Antipsychotic drugs exert differential effects on cognitive function
In the treatment of schizophrenia, patients on typical antipsychotics have better memory than those taking clozapine or risperidone, and patients on clozapine have better language function compared with those on risperidone, as shown in a study.
Researchers looked at three groups of schizophrenia patients (318 on clozapine, 125 on risperidone, and 166 on typical antipsychotic drugs) and 399 healthy controls. They used the Repeatable Battery for the Assessment of Neuropsychological Status (RBANS) to evaluate cognition.
There were more men than women in the three medication groups than in the control group (p<0.001), and both risperidone and clozapine users were older than controls. Education and body mass index were similar across the four groups. There were no significant differences between the three medication groups in the number of hospitalizations, daily dose, duration of treatment, Positive and Negative Syndrome Scale total score, and subscale scores.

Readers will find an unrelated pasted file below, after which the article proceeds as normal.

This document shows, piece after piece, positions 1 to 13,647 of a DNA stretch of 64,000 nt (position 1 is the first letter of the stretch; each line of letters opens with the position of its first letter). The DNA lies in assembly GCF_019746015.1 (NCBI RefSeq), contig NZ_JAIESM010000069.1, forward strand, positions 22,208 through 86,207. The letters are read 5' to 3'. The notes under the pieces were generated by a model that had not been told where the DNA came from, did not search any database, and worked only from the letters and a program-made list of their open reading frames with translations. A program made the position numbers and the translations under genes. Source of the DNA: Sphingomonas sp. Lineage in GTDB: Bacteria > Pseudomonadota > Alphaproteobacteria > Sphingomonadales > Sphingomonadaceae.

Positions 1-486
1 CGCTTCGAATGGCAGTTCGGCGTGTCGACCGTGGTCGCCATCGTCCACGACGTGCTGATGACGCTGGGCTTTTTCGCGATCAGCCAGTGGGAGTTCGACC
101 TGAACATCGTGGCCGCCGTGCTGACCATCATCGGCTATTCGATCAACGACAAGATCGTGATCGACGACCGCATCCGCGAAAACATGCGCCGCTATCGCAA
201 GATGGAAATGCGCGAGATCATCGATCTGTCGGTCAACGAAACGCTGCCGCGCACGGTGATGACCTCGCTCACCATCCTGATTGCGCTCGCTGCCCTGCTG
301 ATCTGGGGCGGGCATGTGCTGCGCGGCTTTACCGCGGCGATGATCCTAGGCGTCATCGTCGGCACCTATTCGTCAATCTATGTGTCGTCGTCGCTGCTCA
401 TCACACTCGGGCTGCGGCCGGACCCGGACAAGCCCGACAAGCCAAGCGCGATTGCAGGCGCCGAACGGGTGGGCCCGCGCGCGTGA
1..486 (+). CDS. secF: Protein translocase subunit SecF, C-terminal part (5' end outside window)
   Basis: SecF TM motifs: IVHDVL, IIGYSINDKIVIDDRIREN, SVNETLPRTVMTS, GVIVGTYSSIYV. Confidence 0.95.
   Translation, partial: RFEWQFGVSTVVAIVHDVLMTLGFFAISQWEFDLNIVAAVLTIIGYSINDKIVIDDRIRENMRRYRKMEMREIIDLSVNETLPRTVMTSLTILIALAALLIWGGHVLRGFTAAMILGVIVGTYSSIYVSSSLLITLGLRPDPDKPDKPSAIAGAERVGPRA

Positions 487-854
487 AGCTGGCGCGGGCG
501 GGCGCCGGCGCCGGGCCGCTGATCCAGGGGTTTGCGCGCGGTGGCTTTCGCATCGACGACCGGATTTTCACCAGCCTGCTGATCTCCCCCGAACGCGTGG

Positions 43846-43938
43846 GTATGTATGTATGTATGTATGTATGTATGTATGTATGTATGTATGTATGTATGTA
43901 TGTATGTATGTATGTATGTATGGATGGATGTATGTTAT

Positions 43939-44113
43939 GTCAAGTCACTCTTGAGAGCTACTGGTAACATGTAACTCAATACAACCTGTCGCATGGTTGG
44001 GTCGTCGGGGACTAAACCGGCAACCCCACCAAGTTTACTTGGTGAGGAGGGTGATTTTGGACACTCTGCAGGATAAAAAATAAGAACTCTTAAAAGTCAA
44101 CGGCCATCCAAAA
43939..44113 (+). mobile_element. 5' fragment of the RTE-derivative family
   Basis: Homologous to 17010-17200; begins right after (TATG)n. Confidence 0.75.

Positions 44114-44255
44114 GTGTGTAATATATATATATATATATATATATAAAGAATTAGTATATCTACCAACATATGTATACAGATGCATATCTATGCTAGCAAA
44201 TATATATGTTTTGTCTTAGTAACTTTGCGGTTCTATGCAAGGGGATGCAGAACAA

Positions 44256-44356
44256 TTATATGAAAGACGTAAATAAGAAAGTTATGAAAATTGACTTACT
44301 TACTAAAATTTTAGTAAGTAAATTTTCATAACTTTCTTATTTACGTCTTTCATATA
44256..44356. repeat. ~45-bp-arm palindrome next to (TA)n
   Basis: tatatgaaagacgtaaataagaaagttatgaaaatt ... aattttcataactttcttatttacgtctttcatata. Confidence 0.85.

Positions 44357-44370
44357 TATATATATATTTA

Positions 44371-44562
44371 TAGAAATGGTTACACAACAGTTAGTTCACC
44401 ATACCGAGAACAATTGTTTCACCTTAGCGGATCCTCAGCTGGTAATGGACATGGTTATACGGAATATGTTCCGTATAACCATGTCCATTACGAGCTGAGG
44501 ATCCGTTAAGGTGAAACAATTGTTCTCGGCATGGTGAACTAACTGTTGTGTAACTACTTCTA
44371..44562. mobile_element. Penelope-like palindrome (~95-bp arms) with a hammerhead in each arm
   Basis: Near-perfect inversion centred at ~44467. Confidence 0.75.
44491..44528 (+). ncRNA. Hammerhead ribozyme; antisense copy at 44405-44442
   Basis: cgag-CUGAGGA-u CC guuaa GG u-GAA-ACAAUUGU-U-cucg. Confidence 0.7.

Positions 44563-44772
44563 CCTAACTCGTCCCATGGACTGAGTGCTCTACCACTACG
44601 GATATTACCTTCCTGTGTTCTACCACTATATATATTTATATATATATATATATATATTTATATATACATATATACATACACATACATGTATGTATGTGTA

RBANS results showed that patients taking typical antipsychotics performed better on the immediate memory and delayed memory index compared with those taking clozapine or risperidone (p<0.01 for all). Between clozapine and risperidone users, the former scored higher on the language subscale than the latter (p<0.05).
On multiple regression analysis, drug type was an independent contributor to the performance on immediate memory, language, and delayed memory index of RBANS (p<0.05 for all).
Additional studies exploring the effects of different antipsychotics on cognitive function of patients with schizophrenia can guide clinicians in choosing the best treatment strategy for their patients.